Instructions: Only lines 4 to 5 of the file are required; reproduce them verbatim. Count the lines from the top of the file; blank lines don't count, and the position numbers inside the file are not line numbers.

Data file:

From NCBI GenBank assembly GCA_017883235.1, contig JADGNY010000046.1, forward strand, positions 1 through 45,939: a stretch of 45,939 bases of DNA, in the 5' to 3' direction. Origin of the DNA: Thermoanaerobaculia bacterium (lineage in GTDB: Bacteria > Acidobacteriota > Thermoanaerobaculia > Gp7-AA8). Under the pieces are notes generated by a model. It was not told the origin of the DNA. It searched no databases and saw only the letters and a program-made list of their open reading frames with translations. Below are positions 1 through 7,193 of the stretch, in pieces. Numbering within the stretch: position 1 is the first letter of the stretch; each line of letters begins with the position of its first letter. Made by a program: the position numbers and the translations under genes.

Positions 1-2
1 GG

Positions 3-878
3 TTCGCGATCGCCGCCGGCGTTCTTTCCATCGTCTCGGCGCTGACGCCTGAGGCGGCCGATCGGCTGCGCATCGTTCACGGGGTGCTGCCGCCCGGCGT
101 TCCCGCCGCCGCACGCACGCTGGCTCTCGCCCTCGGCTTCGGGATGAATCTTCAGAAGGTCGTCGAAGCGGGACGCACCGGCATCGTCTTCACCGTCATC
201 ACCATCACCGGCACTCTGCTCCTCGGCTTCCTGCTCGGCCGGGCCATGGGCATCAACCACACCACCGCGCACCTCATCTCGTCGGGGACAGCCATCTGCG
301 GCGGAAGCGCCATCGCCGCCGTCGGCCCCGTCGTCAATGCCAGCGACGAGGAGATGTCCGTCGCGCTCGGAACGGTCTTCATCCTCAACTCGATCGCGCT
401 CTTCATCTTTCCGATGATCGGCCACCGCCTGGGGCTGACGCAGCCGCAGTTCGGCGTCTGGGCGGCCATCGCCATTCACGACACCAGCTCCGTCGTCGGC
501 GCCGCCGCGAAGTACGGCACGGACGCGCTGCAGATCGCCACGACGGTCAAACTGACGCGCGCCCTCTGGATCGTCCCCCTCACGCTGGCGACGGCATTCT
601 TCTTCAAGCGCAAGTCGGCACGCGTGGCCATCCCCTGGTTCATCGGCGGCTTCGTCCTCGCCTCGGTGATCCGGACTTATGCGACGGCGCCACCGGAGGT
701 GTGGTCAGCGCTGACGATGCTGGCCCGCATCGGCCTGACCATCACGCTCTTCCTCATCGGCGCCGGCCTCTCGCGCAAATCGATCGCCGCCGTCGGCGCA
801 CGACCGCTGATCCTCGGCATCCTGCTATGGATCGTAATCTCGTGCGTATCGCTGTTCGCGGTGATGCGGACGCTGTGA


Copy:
Positions 3-878
3 TTCGCGATCGCCGCCGGCGTTCTTTCCATCGTCTCGGCGCTGACGCCTGAGGCGGCCGATCGGCTGCGCATCGTTCACGGGGTGCTGCCGCCCGGCGT